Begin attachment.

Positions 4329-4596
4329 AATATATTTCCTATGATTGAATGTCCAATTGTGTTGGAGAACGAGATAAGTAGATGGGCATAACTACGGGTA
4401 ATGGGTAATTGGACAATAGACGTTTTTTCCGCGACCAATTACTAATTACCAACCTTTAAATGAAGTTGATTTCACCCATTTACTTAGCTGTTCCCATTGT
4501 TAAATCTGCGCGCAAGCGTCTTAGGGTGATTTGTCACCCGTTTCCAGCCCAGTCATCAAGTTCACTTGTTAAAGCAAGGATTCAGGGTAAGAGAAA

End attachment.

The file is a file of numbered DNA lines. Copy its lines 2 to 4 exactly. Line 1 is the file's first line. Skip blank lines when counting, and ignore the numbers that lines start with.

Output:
4329 AATATATTTCCTATGATTGAATGTCCAATTGTGTTGGAGAACGAGATAAGTAGATGGGCATAACTACGGGTA
4401 ATGGGTAATTGGACAATAGACGTTTTTTCCGCGACCAATTACTAATTACCAACCTTTAAATGAAGTTGATTTCACCCATTTACTTAGCTGTTCCCATTGT
4501 TAAATCTGCGCGCAAGCGTCTTAGGGTGATTTGTCACCCGTTTCCAGCCCAGTCATCAAGTTCACTTGTTAAAGCAAGGATTCAGGGTAAGAGAAA